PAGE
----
That's what kills the movie for me. Shut Up And Sing was billed by most critics as a movie about the political controversy surrounding the Dixie Chicks. It was billed as a documentary that explored the effects of exercising freedom of speech and documenting the struggle the Dixie Chicks went through in losing their core audience. In that way, the movie fails. This is a movie more about the Dixie Chicks and how they make music than politics.

In the interest of full disclosure, I don't care about the Dixie Chicks. I'm not a fan of most country music, I liked the video for "Earl's Gotta' Die" (with Dennis Franz!), and I feel like the Dixie Chicks were screwed unjustly for exercising their freedoms which they should be free to exercise. At the end of the day, though, I've never cared either way about the Dixie Chicks; they're outside my sphere.

That said, the movie fails not only because I do not care about the music of the Dixie Chicks but because the documentary is left searching for things to say and does not bother to resolve elements that it places importance on. The movie, for example, sets up the stage for a great conflict over the Dixie Chicks as they return to making music in 2005 and 2006. And while ticket sales are slow, when they return to London to kick off their tour, the signs say "Sold Out." And their new album debuts at #1 on the Billboard charts, including the country music charts.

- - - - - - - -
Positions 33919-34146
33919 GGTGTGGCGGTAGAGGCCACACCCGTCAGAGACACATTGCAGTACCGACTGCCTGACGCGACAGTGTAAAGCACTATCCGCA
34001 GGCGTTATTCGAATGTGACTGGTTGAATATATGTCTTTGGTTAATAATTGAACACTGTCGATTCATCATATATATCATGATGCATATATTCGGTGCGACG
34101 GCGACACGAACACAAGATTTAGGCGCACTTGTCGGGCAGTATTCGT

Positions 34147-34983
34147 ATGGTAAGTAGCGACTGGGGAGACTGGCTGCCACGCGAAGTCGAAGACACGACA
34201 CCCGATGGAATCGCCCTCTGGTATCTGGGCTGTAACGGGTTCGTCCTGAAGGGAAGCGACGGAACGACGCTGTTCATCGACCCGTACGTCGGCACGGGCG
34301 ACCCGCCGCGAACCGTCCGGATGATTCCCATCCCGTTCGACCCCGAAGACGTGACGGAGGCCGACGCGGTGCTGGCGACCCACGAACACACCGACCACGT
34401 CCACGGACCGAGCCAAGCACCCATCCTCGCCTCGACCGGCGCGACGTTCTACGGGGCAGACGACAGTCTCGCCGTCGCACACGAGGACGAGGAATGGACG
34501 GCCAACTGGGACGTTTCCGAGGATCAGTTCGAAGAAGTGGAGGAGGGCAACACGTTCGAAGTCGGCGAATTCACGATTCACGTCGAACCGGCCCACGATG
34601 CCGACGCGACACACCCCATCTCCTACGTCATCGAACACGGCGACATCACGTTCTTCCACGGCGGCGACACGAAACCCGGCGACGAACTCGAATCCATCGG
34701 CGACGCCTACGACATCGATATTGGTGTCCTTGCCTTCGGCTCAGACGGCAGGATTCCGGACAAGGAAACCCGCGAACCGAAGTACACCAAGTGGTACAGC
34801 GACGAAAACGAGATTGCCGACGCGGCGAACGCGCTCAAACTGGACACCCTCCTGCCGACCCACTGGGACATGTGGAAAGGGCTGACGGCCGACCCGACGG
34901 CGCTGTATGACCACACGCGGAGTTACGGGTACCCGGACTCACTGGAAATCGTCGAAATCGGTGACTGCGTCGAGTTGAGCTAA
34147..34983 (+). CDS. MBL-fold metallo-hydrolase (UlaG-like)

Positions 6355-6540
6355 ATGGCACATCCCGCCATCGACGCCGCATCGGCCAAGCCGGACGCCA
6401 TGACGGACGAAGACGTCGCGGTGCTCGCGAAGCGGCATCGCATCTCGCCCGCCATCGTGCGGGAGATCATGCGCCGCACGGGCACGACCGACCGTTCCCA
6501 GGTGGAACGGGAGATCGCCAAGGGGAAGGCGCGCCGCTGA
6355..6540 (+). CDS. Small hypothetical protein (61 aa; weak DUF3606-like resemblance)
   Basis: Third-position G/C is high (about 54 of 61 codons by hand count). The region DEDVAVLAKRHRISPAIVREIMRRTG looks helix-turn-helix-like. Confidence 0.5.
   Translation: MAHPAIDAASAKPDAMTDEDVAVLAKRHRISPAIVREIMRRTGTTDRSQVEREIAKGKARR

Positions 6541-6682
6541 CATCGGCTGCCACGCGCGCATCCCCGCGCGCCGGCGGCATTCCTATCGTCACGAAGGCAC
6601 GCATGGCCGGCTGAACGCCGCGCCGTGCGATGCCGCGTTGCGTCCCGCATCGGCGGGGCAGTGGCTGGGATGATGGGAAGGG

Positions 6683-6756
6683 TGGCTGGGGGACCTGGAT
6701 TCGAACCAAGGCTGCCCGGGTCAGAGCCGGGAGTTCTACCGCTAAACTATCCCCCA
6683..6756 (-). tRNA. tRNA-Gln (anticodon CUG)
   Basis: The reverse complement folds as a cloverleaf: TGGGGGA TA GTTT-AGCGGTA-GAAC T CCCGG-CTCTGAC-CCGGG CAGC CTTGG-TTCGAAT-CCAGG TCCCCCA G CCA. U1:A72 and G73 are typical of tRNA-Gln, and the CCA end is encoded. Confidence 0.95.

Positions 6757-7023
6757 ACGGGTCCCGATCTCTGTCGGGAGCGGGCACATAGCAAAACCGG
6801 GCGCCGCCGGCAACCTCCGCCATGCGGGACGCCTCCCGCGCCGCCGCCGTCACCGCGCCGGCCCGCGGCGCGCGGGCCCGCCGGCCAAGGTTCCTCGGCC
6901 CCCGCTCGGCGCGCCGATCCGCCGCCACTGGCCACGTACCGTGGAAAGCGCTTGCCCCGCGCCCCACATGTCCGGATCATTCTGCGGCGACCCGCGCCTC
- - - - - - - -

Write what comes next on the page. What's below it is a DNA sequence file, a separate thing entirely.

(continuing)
So, after belaboring the struggle to get their new music heard and presented, Natalie Maines essentially says "screw the country music stations, we're not going to be a country band anymore for a while." After that declaration, the movie spends more time looking at what is happening within the country music realm - ticket sales in Country territory for the new tour fare poorly - and then everything is resolved quite neatly with two clips stating that the Dixie Chicks are at the top of the charts, including the Country charts.